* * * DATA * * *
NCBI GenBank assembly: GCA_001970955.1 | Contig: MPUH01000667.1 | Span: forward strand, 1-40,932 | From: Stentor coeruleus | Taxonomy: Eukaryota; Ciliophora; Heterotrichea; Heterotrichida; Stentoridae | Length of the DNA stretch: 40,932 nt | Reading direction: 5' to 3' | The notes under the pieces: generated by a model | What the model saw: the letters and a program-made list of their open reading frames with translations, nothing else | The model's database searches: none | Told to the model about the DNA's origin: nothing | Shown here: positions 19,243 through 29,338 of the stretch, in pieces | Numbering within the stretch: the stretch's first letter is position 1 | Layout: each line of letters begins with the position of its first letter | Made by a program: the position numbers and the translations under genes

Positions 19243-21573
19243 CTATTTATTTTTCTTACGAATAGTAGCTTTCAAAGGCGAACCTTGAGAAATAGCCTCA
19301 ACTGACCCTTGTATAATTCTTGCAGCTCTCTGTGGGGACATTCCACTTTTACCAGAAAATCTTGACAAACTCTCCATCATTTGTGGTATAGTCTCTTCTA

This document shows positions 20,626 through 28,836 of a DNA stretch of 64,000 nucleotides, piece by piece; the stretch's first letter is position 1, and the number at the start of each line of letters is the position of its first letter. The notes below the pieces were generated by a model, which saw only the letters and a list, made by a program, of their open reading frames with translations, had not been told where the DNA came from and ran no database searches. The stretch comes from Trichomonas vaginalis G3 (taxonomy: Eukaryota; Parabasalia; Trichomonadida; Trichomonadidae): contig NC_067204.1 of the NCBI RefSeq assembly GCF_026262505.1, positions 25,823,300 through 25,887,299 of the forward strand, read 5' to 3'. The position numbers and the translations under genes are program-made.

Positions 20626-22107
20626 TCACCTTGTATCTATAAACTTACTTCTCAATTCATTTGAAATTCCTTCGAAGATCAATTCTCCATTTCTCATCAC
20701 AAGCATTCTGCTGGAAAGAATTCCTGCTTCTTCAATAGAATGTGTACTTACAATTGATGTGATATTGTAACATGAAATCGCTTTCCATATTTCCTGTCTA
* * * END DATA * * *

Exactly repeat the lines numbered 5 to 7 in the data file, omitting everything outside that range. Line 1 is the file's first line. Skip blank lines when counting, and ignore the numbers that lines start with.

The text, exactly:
This document shows positions 20,626 through 28,836 of a DNA stretch of 64,000 nucleotides, piece by piece; the stretch's first letter is position 1, and the number at the start of each line of letters is the position of its first letter. The notes below the pieces were generated by a model, which saw only the letters and a list, made by a program, of their open reading frames with translations, had not been told where the DNA came from and ran no database searches. The stretch comes from Trichomonas vaginalis G3 (taxonomy: Eukaryota; Parabasalia; Trichomonadida; Trichomonadidae): contig NC_067204.1 of the NCBI RefSeq assembly GCF_026262505.1, positions 25,823,300 through 25,887,299 of the forward strand, read 5' to 3'. The position numbers and the translations under genes are program-made.

Positions 20626-22107
20626 TCACCTTGTATCTATAAACTTACTTCTCAATTCATTTGAAATTCCTTCGAAGATCAATTCTCCATTTCTCATCAC